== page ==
Either way, it is more accurate to say that Jesus was born in a cave, not in a wooden stable. The Nativity Scene depicts a wooden manger, but mangers in this day and region were typically made of, yes you guessed it, stone. Before she laid Jesus down, Mary, “wrapped Him in swaddling cloth…” Swaddling cloth was a type of linen sheet, most often used to wrap the bodies of the deceased in preparation for burial.
Swaddling cloth was a type of linen sheet, most often used to wrap the bodies of the deceased in preparation for burial.
Are you beginning to see it? Let’s include one more textual reference to complete the picture.
When the Magi arrived, they offered Jesus gifts: gold, of course, is an extremely valuable precious metal. In those days, only the wealthiest possessed it – typically kings. (After all, in Matt 2:2, the Magi said they were looking for a King.) Now frankincense and myrrh: both are also typically expensive. Their uses were many, but in context, one specific use for each should get our attention: frankincense covering up the putrid smell of sacrifice and myrrh serving as an embalming material.
So here is the true story of Christmas, here’s what the real Nativity Scene looks like according to the Scriptures: Jesus born into the world as a baby, wrapped in funeral linens, laid on a stone in a cave, surrounded by the riches of a King, the fragrant smells of sacrifice, and embalming material.
Responding to the Greatest Gift
Can you see it? Can you imagine it in your mind?
Jesus’ birth is actually a graphic picture of His sacrificial, substitutionary death!
Everything we see in the scene of Jesus’ birth is also present in the scene of His burial. After having worn a crown of thorns and called the “King of the Jews”, he was wrapped in swaddling cloths and placed in a cave along with spices and myrrh!
“Nicodemus also, who earlier had come to Jesus by night, came bringing a mixture of myrrh and aloes, about seventy-five pounds in weight. So they took the body of Jesus and bound it in linen cloths with the spices, as is the burial custom of the Jews. Now in the place where he was crucified there was a garden, and in the garden a new tomb in which no one had yet been laid. So because of the Jewish day of Preparation, since the tomb was close at hand, they laid Jesus there.” (John 19:39-42, ESV)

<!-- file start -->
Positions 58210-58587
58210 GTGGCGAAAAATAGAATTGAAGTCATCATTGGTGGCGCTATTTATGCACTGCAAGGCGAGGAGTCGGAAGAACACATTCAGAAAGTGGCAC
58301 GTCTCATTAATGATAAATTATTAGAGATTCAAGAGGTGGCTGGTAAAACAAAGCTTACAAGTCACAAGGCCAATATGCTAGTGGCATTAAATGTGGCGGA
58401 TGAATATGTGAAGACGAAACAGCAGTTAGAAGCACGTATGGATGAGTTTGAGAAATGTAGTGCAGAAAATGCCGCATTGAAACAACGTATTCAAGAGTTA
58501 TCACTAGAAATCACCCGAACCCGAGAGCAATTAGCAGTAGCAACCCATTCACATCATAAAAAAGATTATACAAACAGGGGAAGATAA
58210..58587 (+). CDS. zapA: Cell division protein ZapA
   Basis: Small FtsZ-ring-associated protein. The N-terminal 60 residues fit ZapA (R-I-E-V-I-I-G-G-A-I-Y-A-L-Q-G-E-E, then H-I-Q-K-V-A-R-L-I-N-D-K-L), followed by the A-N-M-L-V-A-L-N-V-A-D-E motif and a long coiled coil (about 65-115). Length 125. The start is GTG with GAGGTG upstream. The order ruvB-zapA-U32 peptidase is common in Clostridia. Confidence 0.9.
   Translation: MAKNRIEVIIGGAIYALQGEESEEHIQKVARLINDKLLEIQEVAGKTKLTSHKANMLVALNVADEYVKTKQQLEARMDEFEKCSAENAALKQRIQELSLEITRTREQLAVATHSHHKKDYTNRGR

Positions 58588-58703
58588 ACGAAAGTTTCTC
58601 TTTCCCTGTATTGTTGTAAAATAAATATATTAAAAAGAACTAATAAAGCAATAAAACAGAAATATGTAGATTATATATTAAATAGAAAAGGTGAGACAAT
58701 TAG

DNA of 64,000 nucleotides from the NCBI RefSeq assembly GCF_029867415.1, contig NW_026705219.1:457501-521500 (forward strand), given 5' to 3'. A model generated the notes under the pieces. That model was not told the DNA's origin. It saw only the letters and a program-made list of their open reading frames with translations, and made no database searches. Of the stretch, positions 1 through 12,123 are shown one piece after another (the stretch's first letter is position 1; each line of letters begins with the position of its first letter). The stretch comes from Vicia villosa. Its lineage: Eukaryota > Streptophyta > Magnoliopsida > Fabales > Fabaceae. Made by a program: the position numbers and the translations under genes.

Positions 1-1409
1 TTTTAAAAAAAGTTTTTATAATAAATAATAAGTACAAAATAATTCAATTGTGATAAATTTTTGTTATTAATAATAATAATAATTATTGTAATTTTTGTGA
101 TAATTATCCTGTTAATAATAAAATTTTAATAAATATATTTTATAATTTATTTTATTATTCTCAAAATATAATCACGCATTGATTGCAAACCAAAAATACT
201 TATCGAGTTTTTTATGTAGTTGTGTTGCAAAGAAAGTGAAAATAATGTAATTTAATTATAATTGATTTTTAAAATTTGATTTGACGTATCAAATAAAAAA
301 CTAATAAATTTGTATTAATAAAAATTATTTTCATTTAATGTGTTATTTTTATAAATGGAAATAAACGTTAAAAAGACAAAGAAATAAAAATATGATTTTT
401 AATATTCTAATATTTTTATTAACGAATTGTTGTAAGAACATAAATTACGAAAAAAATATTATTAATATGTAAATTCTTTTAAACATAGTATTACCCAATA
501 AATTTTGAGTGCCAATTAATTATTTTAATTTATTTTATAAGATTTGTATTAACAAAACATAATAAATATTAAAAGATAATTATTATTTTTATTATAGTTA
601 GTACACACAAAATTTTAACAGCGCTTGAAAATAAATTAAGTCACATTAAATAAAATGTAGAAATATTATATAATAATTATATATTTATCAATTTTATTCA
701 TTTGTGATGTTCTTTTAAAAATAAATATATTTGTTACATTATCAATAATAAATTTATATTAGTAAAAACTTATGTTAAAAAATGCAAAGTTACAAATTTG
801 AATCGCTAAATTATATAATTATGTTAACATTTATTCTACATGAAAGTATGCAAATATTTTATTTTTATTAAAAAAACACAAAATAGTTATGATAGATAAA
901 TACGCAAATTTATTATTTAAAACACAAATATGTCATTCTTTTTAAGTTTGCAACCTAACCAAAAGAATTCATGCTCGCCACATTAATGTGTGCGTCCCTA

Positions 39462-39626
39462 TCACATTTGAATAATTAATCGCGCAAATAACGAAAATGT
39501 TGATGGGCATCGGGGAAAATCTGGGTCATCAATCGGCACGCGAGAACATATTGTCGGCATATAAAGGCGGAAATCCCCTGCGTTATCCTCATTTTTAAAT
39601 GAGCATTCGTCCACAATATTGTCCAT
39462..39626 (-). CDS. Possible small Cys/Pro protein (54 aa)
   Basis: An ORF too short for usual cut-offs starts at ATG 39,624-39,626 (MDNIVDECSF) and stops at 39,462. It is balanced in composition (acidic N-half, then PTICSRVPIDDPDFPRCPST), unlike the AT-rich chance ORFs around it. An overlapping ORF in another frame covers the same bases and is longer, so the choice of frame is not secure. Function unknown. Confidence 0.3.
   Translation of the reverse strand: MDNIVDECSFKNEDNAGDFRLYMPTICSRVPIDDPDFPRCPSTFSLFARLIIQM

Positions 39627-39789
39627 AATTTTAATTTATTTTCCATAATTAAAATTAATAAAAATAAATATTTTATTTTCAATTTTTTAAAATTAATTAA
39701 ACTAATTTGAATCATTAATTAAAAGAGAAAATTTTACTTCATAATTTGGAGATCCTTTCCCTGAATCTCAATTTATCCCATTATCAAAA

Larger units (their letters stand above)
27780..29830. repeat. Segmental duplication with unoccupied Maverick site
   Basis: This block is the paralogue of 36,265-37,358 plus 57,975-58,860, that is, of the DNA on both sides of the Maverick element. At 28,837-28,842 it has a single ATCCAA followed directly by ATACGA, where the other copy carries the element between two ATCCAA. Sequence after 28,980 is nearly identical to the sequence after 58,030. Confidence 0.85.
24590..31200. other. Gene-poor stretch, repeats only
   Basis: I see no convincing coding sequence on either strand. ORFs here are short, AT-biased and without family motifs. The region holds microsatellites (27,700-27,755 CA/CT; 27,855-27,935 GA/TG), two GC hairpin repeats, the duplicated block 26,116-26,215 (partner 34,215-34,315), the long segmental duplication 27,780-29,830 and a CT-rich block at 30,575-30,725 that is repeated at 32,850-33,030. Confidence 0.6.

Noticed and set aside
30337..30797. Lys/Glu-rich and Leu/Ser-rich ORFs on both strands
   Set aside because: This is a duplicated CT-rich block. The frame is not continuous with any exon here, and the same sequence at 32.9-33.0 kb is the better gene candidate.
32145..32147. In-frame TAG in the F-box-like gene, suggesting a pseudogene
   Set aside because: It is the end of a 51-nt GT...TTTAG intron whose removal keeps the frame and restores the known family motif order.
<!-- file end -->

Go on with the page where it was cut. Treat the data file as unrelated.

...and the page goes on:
The true story of Christmas tells us that Jesus, God in the flesh, was the only person in history who was born to die. So Christmas is a time when we celebrate that God, in His immeasurable Grace, has given to us His very best gift – His own Son’s life – so that while sin may have disrupted our destiny as those who would be born to live in eternity with Him, we would still have that privilege.
The true story of Christmas tells us that Jesus, God in the flesh, was the only person in history who was born to die.
The Magi understood this, and their seeking of this King demonstrates for us how we also ought to respond. The best way to celebrate Christmas this year, and every year, is to contemplate how we can, “open our treasures,” and give to God the very best of what we have.
So what is that for you? Are you a mom? A businessman? An artist? A leader of people? May you be encouraged to take some time this Christmas season to identify what it is that represents your very best, and then find new ways of giving those gifts to God throughout the year in celebration of this most wonderful gift He offers you in Jesus: the gift of life everlasting in His glorious and loving Presence!
take some time this Christmas season to identify what it is that represents your very best,
After years of pastoral ministry in South Florida, Rev. Adam Bond is in his eleventh year serving as the director of lacrosse at CCA, and in his ninth year teaching 6th grade Bible. His passion is seeing young people learn how to embody and live out the Christian faith.